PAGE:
Contrary to what some people think, this is not good academic writing:
The theory of [redacted] that have [sic] been presented in this paper [not that she actually, like, presented it ] could considered as plausible theoretical guesswork that could illuminate that presumed cognitive imaginative devices that led to the conceptualization of the initiatory experiences and their incorporation in the wider narrative life-story …. [it goes on].
That sentence fails the “Who did what?” test. It could be revised as “Blank’s theory does XXX because YYY.”
But I think it deserves as Author’s Query to that effect, because I really cannot tell what the writer wishes to communicate here.
There is a verb, however. Several, in fact. We have something to work with. But what should be the main verb?
Glass of red wine time.
9 thoughts on “This is not Good Academic Writing”
Goodness. Who considered it good academic writing in the first place?
The person who wrote it and submitted it in a journal article, presumably.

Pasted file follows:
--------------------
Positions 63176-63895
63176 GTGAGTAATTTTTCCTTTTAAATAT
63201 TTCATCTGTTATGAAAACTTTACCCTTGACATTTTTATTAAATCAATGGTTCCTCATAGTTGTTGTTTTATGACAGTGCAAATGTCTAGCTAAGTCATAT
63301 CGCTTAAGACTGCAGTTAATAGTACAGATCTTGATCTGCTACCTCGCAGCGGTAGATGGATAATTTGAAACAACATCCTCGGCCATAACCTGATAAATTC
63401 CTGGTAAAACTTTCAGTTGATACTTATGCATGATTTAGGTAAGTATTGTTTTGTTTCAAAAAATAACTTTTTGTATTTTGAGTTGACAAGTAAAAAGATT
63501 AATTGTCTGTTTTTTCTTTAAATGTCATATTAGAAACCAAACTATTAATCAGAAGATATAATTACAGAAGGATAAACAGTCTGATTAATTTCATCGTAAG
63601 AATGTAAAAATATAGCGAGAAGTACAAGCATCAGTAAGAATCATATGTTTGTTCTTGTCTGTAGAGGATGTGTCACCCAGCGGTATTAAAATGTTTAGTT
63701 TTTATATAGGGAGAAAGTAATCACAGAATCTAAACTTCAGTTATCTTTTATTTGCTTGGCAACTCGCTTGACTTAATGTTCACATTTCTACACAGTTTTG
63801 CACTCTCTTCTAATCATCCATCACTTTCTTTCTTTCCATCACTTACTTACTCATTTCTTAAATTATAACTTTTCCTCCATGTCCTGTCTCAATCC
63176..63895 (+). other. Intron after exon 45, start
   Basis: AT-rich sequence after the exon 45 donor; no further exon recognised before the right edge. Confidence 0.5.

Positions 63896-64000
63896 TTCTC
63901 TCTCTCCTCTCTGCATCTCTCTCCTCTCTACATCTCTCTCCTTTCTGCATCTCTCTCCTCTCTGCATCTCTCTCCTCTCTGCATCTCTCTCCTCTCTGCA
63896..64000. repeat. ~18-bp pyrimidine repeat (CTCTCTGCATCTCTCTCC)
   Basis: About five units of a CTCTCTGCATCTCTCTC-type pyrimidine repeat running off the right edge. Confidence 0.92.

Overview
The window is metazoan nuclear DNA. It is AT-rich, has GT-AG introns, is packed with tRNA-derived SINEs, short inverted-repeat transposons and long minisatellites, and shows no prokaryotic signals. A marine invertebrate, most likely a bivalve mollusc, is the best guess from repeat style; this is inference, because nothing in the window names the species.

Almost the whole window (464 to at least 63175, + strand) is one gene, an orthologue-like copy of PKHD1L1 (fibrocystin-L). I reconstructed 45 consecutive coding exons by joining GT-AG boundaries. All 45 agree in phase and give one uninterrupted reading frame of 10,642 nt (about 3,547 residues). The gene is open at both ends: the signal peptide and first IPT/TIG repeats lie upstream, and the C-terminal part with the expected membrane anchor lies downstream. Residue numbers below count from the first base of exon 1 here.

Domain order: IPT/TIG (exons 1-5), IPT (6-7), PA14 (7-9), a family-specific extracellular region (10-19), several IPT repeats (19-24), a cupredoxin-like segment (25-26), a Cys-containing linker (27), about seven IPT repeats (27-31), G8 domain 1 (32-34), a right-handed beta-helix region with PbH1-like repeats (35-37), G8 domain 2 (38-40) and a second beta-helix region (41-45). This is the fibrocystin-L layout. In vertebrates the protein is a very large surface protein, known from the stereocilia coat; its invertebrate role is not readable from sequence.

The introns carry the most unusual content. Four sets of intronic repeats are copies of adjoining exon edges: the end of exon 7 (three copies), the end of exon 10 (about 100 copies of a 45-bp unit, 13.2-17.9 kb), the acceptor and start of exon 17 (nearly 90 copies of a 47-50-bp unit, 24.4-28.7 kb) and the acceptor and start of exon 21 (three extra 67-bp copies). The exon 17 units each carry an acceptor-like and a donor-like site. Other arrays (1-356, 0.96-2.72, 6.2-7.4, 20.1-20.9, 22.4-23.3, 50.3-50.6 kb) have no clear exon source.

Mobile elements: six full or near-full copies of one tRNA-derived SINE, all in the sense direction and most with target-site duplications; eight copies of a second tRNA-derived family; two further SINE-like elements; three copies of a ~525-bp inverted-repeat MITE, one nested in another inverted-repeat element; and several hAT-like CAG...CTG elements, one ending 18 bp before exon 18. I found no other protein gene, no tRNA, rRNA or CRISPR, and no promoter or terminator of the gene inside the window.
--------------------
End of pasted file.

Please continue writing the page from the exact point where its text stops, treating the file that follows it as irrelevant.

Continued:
Ah! You were on the receiving end. Get it now. That’s why you are going to invest the time into deciphering the “sentence.” You can’t just send it back with a “thank you, but no”?
The journal’s editor accepted it. Long story. I’m just doing production editing (copy & layout) on this particular job.
The comment that I am, perhaps, about to make could be conceived to illustrate the ambiguity of conceptual deconstruction in the presence of existential doubt and corn flakes mutated by dummo rays, combined through the interaction of chaotic entities and laughing Higgs Bosons among toll bridges defined by legions of time travel to have sex with your own grammar.
Thanks for the giggle.
Gods, that’s depressing. I think 3 glasses of wine, minimum.
Your education dollars at work – NOT!
Medeina: You assume that the writer is American.
Actually, it should be “your education euros at work,” which means
that the writer has successfully reproduced bad academic writing
in a non-native language.
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